Sautee all veggies BUT the potatoes in a bit of canola oil on medium-high heat until semi-soft, with salt and pepper. When done set aside on a plate while you do the meat.(...)
Pat the meat dry and throw in a ziploc bag with a few tablespoons of flour, shake it to cover all sides of the cubes. This will help brown the meat and will thicken the stew. Plus because the flour will be cooked ON the meat you won't taste the flour at all. Thanx Food Network as always for that tidbit of info...What would I do without that channel I don't know... Then take the meat out of the bag, shake off any excess flour and in a heavy bottom pot(some call it "dutch-oven"), brown in oil, in batches, on all sides.
When they're all done return them to the pot along with all the veggies and some of your favorite herbs. I used 1 sprig fresh rosemary (THE #1 herb for stews if you ask me! and the fresh stuff is much more mellow than the dry...), 2 sprigs of fresh thyme and a bay leaf. Toss it all together for a few minutes and pour in 1/2 a bottle of red wine and about 1-2 cups beef broth, just up to the surface, not completely covering everything but enough so that everything has some contact with liquid.
As soon as you see a few tiny bubbles appear on the surface, turn the heat down to low, cover tightly and let it go for 3-4-5 hours. *About one hour after the stew has started simmering, add the new potatoes and check the seasonning. I added more rosemary and some black pepper... The longer it simmers the better, acutally because stew meat is tougher and it takes time to break down the tissue. I had this one on the stove from 3:30pm to almost 8pm (I got sucked in a movie called "The lovely bones"...). But what you get in the end is melt in your mouth tender meat:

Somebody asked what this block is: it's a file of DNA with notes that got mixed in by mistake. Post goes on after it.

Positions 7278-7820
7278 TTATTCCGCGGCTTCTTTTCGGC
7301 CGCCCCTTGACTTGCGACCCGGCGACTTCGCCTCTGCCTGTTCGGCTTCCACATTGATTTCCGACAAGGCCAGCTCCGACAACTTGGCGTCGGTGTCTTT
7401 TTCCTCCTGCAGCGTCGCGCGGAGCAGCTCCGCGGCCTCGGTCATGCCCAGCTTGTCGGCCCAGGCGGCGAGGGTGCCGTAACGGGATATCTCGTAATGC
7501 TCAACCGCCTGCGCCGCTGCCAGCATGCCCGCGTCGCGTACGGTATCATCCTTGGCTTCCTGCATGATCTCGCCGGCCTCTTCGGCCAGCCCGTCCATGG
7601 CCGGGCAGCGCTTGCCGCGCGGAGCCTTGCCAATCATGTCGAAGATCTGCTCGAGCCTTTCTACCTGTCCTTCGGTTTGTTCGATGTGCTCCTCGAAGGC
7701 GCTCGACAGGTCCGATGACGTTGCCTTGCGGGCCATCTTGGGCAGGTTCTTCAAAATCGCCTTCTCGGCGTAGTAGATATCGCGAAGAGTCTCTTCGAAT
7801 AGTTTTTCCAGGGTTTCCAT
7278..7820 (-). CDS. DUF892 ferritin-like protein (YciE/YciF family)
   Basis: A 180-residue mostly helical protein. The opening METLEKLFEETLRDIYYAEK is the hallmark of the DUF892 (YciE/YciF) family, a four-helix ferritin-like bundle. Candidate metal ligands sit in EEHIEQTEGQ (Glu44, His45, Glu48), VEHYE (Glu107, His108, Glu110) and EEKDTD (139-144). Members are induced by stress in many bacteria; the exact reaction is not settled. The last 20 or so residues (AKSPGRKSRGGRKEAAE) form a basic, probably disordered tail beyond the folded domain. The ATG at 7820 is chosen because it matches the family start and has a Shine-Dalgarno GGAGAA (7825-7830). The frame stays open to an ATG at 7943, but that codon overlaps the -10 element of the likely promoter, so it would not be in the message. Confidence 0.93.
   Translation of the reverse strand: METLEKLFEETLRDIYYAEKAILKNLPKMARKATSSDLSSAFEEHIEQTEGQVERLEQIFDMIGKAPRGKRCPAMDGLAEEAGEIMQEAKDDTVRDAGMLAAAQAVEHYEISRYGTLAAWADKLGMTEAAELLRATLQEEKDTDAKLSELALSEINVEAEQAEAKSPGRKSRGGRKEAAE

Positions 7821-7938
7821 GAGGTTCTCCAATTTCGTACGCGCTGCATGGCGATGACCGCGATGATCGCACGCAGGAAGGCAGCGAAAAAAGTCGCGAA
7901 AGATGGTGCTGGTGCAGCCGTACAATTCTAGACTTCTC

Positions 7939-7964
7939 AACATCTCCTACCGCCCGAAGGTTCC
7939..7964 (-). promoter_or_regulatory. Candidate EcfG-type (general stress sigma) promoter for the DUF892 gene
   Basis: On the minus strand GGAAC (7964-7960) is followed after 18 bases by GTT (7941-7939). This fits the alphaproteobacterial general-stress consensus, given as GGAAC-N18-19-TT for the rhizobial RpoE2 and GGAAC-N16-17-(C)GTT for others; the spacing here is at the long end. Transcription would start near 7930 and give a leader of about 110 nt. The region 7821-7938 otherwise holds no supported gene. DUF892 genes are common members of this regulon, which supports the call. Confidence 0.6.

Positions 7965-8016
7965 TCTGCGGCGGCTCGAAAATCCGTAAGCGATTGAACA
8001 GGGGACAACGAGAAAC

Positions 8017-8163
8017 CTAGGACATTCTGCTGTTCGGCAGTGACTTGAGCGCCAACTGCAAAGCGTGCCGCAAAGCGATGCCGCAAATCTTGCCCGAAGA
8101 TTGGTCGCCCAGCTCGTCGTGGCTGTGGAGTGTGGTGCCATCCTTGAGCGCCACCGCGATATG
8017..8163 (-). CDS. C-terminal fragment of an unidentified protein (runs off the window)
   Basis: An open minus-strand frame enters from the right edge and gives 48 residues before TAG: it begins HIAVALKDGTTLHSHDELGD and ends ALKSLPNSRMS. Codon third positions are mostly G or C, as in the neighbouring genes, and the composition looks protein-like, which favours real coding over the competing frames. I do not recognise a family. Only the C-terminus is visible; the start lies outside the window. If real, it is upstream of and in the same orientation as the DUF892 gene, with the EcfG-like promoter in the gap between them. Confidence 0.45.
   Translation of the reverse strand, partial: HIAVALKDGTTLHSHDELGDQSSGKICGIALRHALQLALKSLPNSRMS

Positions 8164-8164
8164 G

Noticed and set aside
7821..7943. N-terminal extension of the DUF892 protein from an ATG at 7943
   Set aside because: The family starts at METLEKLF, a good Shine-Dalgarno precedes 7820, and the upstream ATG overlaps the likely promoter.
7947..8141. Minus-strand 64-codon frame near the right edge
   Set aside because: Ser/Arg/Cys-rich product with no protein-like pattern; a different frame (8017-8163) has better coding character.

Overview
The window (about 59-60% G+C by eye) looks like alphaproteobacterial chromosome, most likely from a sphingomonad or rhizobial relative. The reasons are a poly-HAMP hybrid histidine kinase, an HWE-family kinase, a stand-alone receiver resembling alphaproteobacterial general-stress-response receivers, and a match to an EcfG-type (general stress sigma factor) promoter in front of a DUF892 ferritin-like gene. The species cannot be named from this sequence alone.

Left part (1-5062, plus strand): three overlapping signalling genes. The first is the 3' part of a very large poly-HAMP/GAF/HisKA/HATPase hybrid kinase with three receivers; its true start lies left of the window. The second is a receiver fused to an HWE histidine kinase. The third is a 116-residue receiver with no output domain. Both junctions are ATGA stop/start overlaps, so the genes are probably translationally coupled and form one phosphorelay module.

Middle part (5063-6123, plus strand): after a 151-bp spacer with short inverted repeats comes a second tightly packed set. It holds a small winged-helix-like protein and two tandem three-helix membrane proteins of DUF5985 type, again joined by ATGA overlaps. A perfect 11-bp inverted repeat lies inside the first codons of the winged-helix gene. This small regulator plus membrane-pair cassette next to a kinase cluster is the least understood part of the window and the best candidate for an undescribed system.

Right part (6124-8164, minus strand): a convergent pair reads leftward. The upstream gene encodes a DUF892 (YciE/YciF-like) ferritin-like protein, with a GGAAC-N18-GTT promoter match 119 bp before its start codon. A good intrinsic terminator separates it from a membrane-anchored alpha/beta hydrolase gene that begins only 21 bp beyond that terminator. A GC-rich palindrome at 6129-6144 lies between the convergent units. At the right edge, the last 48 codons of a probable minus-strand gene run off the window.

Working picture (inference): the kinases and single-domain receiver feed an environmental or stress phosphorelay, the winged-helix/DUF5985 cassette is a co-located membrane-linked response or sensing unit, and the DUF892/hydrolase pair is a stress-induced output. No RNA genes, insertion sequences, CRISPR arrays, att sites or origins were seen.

The final product is pretty darn good, the night of, yes, especially after crying my eyes out from a sappy movie,...:
But it's even better the next day, on some fusili pasta for example:
Well, I wanted to make muffins last sunday, but since Halloween kicked my butt this year, I was in NO shape of baking on that day. The couch was my haven and could not move. So my lovely Cortlands were still sitting in the fruit bowl, and today on my day off, on this gloomy rainy friday, I felt like baking something more comforting than muffins.
This coffee cake comes from the "Taste of Home-Fall Baking Issue" magazine. Not at all "healthy oven"...no butter in here but LOTS of sugar. The almond extract in this cake is really delightfull. Different from the ol' vanilla. And the recipe called for only cinnamon but I added cardamom, my new favorite spice, and it's a-ma-zing with the almond flavor!
4 cups chopped peeld apples 2 cups sugar 2 eggs 1/2 cup canola oil 1 tsp almond extract
In a big bowl, mix the apples and sugar and let it stand for 20 minutes or so. In a small bowl, whisk the eggs, oil and extract. Add to the apples and mix well until the apples are all coated. In another bowl, mix the flour, baking powder, salt and spices. Stir into the apple mixture until just combined, and fold in the walnuts. Pour into an oiled 11x7in. baking pan, smooth the top and bake for 40-45 minutes, until a knife inserted in the middle will come out clean. Let cool in the same pan. No need to unmold!
I love how this cake is so moist inside thanks to the apples, and I LOVE how the top becomes slightly crunchy.
It's good as it is...:
Or with a big serving of homemade applesauce on top!: